Analysis Of Neal Shusterman's Unwind

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A person’s right to their body has been an issue often debated throughout human history. Some examples of body right struggles include body snatching, organ harvesting, legal kidnapping, and abortion. In a novel by Neal Shusterman entitled Unwind, the repurposing of human teenagers is decided by their parents or legal guardians. Unwind exemplifies how an individual’s “right” to their body is determined by others. Unwind exaggerates and expands the issues society faces today about body right issues, focusing on abortion and what an individual has claim on, or an individual’s right to make decisions about their body. Shusterman set the novel in the future, after a second civil war in America called “The Heartland War,” where there was a Pro-Life …show more content…
Organ harvesting, or “the illegal removal of human organ(s) and/or tissue without a person’s consent; generally to be sold,” according to Urban Dictionary, is also titled “trafficking for organ trade” by the UN Global Initiative to Fight human Trafficking (UN.GIFT). The definition provided by Urban Dictionary, applied to the situation of an Unwind, would mean an Unwind is no longer considered a person, whether or not they have a soul, as discussed above. Since it is the parent(s) or guardian(s)’ decision for a child to be unwound, and the decision cannot be rescinded, their control over the child is given to the government, including how the child will be transported to the harvest …show more content…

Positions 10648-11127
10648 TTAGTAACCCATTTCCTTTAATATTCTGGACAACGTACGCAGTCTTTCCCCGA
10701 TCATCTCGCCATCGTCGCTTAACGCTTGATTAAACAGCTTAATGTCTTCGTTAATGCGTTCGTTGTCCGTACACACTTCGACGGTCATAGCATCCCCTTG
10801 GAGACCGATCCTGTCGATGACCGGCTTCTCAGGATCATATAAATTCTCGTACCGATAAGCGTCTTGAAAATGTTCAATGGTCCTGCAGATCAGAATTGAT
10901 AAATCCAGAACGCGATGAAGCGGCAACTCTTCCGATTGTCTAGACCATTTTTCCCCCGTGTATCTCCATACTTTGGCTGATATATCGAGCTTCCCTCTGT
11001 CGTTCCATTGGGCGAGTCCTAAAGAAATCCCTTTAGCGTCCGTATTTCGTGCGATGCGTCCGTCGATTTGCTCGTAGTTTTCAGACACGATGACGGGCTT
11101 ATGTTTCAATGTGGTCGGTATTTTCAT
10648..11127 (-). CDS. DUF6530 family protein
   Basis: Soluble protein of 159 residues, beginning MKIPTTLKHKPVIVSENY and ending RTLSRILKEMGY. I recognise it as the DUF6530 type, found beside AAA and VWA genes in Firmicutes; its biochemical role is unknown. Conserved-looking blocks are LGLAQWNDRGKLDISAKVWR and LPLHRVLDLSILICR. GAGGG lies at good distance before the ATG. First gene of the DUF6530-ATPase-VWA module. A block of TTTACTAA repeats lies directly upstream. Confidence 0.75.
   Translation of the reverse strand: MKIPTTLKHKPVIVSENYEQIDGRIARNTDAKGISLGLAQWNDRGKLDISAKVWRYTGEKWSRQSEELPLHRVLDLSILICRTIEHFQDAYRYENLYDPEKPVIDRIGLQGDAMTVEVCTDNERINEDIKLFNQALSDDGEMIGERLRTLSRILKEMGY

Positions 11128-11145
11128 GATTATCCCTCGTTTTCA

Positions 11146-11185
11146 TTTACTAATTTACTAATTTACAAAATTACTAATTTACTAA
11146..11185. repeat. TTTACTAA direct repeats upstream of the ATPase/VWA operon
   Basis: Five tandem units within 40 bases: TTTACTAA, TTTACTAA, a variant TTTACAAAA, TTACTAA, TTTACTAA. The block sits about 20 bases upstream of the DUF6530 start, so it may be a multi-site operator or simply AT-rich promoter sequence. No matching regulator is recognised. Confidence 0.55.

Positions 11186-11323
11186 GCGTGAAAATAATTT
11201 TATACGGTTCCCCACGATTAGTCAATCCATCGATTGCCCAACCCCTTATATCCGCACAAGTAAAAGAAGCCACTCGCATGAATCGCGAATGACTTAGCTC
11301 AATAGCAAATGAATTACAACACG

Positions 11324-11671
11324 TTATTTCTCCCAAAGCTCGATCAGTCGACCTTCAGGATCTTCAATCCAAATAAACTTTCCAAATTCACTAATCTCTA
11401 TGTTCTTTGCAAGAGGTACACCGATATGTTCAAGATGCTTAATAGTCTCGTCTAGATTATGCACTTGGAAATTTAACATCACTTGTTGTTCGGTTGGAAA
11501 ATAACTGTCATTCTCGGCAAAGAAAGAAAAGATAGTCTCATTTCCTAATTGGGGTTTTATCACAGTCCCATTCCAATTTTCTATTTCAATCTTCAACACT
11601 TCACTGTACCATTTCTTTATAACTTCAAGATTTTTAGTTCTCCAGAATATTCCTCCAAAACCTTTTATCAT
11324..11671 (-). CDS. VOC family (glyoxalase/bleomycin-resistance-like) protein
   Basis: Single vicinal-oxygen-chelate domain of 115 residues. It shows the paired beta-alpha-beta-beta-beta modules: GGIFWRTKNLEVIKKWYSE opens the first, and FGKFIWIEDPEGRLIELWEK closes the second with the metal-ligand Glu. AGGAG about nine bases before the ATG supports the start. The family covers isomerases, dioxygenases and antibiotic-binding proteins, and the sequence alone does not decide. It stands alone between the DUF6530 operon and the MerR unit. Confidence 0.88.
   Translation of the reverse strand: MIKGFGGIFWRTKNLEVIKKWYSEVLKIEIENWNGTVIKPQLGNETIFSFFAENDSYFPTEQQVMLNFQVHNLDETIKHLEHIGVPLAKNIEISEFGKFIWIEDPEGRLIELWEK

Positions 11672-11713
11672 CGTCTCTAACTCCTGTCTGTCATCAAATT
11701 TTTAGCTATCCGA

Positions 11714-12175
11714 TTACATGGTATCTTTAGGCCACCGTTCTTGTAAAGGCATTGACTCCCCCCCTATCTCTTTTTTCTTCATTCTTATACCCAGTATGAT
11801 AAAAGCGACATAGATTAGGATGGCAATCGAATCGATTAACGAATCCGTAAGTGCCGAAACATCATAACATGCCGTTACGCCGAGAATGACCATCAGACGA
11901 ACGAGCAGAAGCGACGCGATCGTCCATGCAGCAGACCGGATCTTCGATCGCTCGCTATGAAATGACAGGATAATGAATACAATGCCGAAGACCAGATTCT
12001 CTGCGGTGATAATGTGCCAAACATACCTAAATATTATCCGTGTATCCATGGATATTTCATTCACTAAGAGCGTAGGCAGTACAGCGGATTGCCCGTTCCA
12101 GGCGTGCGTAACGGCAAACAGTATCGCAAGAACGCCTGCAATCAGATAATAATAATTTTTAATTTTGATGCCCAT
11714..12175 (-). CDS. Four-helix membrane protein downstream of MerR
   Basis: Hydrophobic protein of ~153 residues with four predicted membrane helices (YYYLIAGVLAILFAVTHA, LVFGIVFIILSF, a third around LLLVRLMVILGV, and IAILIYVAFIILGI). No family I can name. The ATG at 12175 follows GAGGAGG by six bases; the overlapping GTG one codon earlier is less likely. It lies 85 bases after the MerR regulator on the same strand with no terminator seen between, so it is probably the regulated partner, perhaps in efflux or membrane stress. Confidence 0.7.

Since parents have so much control over their kids’ rights, it makes sense that kids can only be unwound starting in their rebellious, start-thinking-for-yourself years. Medically, it also works better, as the older the child, the more grown the organs are for adults that need them. Legally, medically, and logically, if unwinding had to take place, this is a prime age group. But emotionally and morally, the question isn’t what age would be “right,” but is unwinding right? Towards the end of the book, they lower the age of legal adulthood to 17, so when teens turn 17, they cannot be unwound anymore. Since the government did that in a time where people are beginning to question the ethics of unwinding, it will probably prompt more confusion or suspicion because that law highlights how the government is deciding the legal adult age, and saying it was wrong before to harvest 18 year olds. Essentially, the government has a large part in determining the rights people have. Supposedly the government is elected by the people, for the people, but it can become isolated in its own thoughts of business and politics, as can be gleaned from the rest of the book. For example, in the Heartland wars, the government didn’t pick a side; that seems good and feels like the government can be neutral, but that also shows how separate they are from

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